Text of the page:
I am finally in Hyderabad, to discover for myself a city I initially fell in love with through the pages of William Dalrymple’s Age of Kali and later White Mughals. The city is all that I imagined from his descriptions and more. I am in the city using my bedside Bible White Mughals as a guide to ‘meet’ all the characters that had enthralled me in the Khairunissa-Kirkpatrick story.The auto driver I employ for the day is curious about my elaborate and what seems to him disjointed list of sites to visit in the city. But he is familiar with some of them. The British Residency where Kirkpatrick lived is now a women’s college in Koti. A swarm of burkhas follows me with interest as I try to explore for myself whether a model of the residency still survives. Kirkpatrick had built a scaled down model in the grounds of the women’s section of the Residency for his purdah-conscious wife, who would never have been able to access the actual building. It is difficult to make out from my vantage point of a broken wall as I try to peer across the overrun creepers and long grass. The Residency is beautiful with its yellowing walls, slatted windows and more pigeons than students from where I can see. A pair of stone lions stares sternly at the entrance. Across, a shiny new building copying the original Residency hosts the senior postgraduate students.

I am luckier in my second mission. The driver is guided by the men tending the graveyard in Musa Bagh to the tomb of the mercenary French commander Michel Joachim Raymond (also known as Musa Ram/Rahim) in Malakpet. The wily commander of the French Battalion in the city had for a long time kept British influence away from the Nizam’s court. Raymond’s tomb at the top of a small hill is now a site protected by the Archaeological Survey of India and a plaque on the side gives us a brief of this French general, much beloved of the Nizam’s family. The Nizam of the time nicknamed him Musa, and on Raymond’s death his soldiers ‘baptised’ him Musa Ram and/or Rahim to bring him into the fold of their respective faiths! The graveyard custodian whom I had met in Musa Bagh tells me that as a teenager he used to accompany his elders to the hilltop tomb of Raymond on his death anniversary. The quaint ceremony of lighting a lamp and leaving flowers and sweetmeats still continues with many old-time Hindu and Muslim families. Local residents tell me that Raymond’s wife and even his horse are buried in the area.

My last stop for the day is the shrine of Maula Ali at the summit of Koh-e-Sharif, a hill on the outskirts of the city. This is where two hundred years ago, Yaqut, a eunuch in the Qutub Shahi Court, had a vision of Hazrat Ali resting his hand on a rock and woke up the next day to find the rock in his dream scorched by the mark of a hand. The anniversary of Yaqut’s vision became a popular urs and even now the shrine is popular with people of all faiths. As I huff and puff my way over the hill, I wonder why dreaming dervishes don’t have their visions in more accessible places. The day I visit, the custodians are perhaps less generous towards people of other faiths, and guardedly ask me my name twice. Mine is a popular name among Punjabi Indians and they don’t know where to place me. However, the whole exchange is all very polite. At no stage am I asked directly to proclaim my faith. Though I am not a great follower of shrines, after twenty minutes of climbing the narrow steps I am really keen to take a look. I want to demonstrate that I know the ‘secret code’ and rack my brain for what friends who are well versed in "religious passwords" would do in my situation. I ask for a book of verses popular with Shias and pick up a copy of Surah Yasin. Trying to look less like the religious tourist that I am, I proceed towards the curtained enclosure for women in the corner of the main hall. The spirit of Yaqut watching from above probably must be upset by my heathenish presence as I stumble badly across the entrance. The custodian holds his breath and doesn’t comment. I sit alone in the carpeted enclosure and scan the prayers framed on the walls. Outside, I pay my respects at the main shrine and wait as the custodian morosely gives me the standard two thwacks with a swatter and ties a thread around my wrist. As I collect my packet of sacred ash and sweet rice I see two walls of the complex covered with some three dozen wall clocks. I am curious and am informed that they are gifts from grateful devotees for wishes granted.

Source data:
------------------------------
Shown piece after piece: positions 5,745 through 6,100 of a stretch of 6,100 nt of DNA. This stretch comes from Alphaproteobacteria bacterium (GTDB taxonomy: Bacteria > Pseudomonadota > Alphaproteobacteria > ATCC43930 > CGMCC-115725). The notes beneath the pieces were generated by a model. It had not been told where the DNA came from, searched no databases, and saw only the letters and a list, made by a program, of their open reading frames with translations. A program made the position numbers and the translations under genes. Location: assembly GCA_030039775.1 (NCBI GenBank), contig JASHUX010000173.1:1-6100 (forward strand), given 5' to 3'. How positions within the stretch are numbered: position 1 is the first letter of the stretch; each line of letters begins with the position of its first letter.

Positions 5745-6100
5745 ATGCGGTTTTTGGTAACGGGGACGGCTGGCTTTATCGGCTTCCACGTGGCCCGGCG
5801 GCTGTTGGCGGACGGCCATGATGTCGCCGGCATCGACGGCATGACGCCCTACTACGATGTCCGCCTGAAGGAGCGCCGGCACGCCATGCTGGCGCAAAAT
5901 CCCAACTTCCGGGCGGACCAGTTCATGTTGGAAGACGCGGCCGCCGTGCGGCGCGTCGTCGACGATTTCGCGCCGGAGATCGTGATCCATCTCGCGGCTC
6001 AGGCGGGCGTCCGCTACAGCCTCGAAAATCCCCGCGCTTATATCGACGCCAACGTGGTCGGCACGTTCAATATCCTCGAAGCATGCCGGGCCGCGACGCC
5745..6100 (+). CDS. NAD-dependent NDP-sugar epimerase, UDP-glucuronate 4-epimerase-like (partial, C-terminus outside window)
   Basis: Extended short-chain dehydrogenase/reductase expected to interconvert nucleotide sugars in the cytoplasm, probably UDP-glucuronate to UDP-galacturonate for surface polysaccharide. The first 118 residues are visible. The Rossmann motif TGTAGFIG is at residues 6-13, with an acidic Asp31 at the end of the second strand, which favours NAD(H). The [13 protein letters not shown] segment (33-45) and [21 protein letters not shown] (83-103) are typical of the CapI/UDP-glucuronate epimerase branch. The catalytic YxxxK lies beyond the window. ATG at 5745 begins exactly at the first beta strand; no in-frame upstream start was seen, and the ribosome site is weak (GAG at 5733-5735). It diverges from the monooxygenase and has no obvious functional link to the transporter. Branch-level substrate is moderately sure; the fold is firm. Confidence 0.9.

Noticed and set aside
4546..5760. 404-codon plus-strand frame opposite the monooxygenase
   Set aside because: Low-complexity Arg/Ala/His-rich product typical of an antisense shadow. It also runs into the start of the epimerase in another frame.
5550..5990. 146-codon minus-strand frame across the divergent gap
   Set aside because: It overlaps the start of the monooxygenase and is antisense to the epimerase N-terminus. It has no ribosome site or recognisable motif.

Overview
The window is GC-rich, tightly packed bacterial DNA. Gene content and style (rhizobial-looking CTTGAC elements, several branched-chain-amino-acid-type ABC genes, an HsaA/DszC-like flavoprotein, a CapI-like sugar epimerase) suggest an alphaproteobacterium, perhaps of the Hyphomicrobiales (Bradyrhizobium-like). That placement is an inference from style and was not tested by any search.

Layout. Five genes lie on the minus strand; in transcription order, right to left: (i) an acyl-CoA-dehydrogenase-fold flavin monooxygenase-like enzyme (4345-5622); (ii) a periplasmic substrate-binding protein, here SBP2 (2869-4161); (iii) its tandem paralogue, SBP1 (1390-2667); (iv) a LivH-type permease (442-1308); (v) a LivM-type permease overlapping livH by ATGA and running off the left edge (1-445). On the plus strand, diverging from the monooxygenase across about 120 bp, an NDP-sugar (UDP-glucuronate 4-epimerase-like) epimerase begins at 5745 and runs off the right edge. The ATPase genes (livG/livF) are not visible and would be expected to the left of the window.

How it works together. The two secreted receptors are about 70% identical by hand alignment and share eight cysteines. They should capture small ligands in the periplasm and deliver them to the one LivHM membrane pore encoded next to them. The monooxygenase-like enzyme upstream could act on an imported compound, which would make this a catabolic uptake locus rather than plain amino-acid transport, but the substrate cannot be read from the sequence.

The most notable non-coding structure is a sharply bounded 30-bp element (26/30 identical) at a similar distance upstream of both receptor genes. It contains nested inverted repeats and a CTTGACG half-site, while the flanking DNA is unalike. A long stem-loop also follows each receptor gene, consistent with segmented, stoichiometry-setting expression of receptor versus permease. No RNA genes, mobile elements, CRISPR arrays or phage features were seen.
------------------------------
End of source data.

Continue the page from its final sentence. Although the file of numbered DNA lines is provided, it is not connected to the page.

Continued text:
The way back to the city takes me through the tent villages of the Lodhis, an artisan community famous for crafting religious idols. At the moment it is the end of Ganesh Chatruthi, a festival to felicitate the elephant god. The roadside has turned into fields of forlorn Ganeshas and I feel sad as they stand abandoned, unpicked for the fortnight party. The driver is more practical and says in a couple of days they will be melted down to become Durgas for the Durga Puja that is to follow in a month. The image of one deity practically morphing into another charms me and stays with me on the ride home.

The next day, I decide to be a conventional tourist and tag along on a city tour. The guide drones through her set speech as we ooh and aah over the city’s museums, palaces, and the Golconda Fort. By late afternoon, Aurangzeb must be the most reviled person in the tourist coach. It is a familiar theme: the Golconda royal residents relax, decide to extend the fort by a floor or so, and just as the queens relax and lounge in their rosewater pools, Aurangzeb is all set to ravage the city again. The story is repeated everywhere — the Qutub Shahi tombs where some remain incomplete or scrimped upon once Aurangzeb arrives in town, the Mecca Masjid where Aurangzeb decides to ‘compromise aesthetics for economics’ and scales down minarets meant to be much higher and awe inspiring — the litany of Aurangzeb’s austerity goes on.